New levothyroxine therapy listed on PBS
The PBS has listed another thyroid hormone replacement therapy and this one doesn’t need refrigerating, its manufacturer Sun Pharma says.
From 1 February 2022, Levoxine (levothyroxine sodium) will be subsidised for the management of hypothyroidism, and for thyroid tumours which are responsive to thyroid stimulating hormone.
The ‘a-flagged’ levothyroxine sodium product is bioequivalent to Oroxine and Eutroxsig and can be substituted with these drugs on a same-dose basis at any stage of dispensing, in line with the PBS treatment criteria. The drug is not bioequivalent to Eltroxin, however, and switching between these drugs should be done with a TSH-monitoring plan and may require dose adjustment, the company said.
Professor Duncan Topliss, Senior Endocrinologist at the Alfred Hospital, Melbourne, said that while the bioequivalent drugs have the same active ingredient and patient outcomes, the new formulation can be stored outside the refrigerator and could offer patients “a little bit more flexibility in terms of ease of use of the drug, perhaps when they’re travelling”,
As a result, “some people starting out on the agent might prefer to use [Levoxine]” but “I don’t think there’s a need for patients who are well stabilised on their current brand [of levothyroxine sodium] and don’t have any concerns about storage or access to it to change”, he told the limbic.
Osteoporosis researcher awarded Australia Day Honour
Professor Tuan Van Nguyen has been awarded a Member (AM) of the Order of Australia for his significant service to medical research, to osteoporosis and fracture prevention, and to tertiary education.
Professor Nguyen is Director of the Centre for Health Technologies and Professor of Predictive Medicine at the University of Technology Sydney.
He was previously Head of the Genetic Epidemiology of Osteoporosis Lab at the Garvan Institute of Medical Research from 2001 to 2021 and was one of the leading contributors to the development of the Garvan Fracture Risk Calculator.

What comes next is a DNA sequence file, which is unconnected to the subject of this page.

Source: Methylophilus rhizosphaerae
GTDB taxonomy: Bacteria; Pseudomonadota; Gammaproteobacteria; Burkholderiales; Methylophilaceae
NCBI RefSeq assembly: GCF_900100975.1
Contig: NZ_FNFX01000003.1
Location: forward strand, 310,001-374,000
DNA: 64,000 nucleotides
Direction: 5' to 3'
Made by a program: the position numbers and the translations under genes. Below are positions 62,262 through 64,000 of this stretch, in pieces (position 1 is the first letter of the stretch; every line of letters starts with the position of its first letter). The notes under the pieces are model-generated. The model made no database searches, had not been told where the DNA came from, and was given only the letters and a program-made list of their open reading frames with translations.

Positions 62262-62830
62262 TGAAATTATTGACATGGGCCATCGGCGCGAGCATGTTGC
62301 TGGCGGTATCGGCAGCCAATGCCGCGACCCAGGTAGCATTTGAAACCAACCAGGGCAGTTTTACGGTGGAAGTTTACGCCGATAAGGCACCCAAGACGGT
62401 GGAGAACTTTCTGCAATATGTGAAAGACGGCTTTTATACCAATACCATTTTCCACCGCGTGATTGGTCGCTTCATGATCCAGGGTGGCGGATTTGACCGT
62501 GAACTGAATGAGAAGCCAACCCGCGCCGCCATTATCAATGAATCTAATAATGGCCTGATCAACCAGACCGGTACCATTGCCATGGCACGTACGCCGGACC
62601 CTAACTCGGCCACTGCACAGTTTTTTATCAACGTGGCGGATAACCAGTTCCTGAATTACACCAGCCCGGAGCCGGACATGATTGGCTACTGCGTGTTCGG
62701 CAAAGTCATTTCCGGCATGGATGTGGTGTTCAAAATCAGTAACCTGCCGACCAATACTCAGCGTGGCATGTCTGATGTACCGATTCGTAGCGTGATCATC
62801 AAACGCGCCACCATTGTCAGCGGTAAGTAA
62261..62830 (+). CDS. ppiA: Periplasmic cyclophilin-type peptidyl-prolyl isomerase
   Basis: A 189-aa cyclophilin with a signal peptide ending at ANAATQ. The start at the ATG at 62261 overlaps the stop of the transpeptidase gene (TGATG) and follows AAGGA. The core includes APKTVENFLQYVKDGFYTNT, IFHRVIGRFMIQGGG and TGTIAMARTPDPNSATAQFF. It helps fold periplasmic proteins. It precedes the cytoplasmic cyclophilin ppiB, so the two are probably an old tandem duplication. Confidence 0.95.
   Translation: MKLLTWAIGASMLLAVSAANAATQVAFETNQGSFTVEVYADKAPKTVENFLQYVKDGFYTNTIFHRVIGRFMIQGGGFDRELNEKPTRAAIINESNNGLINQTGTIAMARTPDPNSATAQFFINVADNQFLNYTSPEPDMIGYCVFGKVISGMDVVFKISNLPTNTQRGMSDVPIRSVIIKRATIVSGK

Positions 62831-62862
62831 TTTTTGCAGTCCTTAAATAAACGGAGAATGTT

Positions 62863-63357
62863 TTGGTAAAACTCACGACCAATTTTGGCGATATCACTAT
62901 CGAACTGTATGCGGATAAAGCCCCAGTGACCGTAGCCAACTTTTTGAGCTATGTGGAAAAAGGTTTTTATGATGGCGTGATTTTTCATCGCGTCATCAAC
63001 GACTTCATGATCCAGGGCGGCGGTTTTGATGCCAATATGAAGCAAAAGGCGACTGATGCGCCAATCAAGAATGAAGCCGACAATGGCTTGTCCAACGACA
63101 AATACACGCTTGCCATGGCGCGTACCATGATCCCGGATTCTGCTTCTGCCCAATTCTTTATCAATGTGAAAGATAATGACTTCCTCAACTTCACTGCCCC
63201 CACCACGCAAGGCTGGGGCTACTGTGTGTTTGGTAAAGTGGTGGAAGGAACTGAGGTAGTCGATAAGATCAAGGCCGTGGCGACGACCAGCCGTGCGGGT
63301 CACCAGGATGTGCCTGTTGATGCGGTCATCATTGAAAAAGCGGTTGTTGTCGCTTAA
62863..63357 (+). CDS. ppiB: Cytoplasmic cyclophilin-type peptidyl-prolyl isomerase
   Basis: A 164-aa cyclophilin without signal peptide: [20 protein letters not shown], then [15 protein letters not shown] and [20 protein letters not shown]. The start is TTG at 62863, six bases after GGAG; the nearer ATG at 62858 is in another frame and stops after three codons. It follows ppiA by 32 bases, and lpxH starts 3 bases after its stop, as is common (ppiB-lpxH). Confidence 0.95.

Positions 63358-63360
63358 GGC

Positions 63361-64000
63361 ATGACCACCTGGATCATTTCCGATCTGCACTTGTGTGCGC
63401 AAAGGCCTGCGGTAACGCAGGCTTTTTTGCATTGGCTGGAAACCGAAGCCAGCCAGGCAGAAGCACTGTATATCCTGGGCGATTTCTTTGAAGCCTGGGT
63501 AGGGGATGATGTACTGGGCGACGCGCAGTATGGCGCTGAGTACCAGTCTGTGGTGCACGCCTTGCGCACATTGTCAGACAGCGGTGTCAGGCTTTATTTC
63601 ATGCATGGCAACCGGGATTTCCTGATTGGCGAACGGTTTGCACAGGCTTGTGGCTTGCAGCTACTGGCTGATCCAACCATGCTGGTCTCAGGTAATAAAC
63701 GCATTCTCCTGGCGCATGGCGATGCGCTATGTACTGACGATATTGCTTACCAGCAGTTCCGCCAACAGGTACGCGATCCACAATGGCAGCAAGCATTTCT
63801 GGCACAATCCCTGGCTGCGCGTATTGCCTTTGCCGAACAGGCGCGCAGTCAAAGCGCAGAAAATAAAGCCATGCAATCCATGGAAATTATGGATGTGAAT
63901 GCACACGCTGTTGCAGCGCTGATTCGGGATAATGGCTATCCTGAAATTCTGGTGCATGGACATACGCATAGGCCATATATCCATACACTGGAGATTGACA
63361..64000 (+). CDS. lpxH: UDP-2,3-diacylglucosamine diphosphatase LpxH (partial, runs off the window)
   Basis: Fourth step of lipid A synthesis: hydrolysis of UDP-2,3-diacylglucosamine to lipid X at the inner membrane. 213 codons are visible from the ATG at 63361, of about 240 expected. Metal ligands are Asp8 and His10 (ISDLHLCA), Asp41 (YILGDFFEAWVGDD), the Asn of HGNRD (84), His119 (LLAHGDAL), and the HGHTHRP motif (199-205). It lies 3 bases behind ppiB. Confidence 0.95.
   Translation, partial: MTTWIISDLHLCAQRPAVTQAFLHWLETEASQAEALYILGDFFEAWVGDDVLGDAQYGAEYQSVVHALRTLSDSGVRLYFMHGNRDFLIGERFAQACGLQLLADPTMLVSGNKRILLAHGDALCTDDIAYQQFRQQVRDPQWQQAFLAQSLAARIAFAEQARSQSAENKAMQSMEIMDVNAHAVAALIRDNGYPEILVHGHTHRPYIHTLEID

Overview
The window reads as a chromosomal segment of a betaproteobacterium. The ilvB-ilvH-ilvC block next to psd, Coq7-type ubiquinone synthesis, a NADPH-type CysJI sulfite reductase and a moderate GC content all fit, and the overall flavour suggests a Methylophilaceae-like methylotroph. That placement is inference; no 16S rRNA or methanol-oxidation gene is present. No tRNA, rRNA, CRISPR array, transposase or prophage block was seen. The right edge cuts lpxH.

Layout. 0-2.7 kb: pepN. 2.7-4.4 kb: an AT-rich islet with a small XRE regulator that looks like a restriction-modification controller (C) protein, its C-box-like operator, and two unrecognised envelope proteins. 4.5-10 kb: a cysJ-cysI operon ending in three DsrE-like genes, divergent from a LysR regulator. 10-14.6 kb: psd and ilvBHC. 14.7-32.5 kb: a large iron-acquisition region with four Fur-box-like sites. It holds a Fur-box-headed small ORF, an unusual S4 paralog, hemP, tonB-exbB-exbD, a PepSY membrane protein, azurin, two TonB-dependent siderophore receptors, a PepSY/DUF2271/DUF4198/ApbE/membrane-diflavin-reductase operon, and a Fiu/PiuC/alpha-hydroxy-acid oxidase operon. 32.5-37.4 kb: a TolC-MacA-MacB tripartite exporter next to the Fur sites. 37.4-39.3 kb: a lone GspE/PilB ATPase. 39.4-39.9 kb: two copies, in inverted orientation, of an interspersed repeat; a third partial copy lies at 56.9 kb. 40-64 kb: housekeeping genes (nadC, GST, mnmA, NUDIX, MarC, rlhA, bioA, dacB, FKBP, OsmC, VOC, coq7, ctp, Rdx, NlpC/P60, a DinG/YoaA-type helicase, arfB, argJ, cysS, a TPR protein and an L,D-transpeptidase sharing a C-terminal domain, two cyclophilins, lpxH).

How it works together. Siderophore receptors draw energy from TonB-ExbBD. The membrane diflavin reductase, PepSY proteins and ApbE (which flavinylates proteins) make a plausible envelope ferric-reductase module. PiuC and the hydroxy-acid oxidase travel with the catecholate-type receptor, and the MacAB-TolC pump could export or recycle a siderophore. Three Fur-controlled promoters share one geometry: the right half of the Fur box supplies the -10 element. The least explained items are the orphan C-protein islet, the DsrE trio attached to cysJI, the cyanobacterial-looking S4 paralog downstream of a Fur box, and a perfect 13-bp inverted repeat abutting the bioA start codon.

He is a Principal Investigator on the Dubbo Osteoporosis and Epidemiology Study.
Among his previous honours, Professor Nguyen is a Fellow of the Australian Academy of Health and Medical Science.
Consultants urged to act on junior doctor wage theft
Hospital consultants are being urged to help stop public hospital ‘wage theft’ from junior doctors.
An article in MJA Insight says that doctors-in-training are deterred from claiming overtime for fear of being labelled inefficient, incompetent or greedy. Since claims must be signed off by a consultant who usually act as a referee for the junior doctor’s reappointment, these senior clinicians are in a key position to help prevent the chronic underpayment of doctors-in-training, writes Dr Leanne Rowe. They must also support junior staff access to entitlements such extra shift allowances, on call penalties, breaks and training periods, she says.
“Senior consultants must urgently re-examine how they manage legitimate claims for the basic pay entitlements by subordinates, as well as notifying public hospital management of the need for adequate funding for payroll,” she writes.
“Continuing to expect junior doctors to perform significant additional volunteer hours in the presence of many other serious occupational health and safety issues is not only grossly unjust – it’s criminal,” she concludes.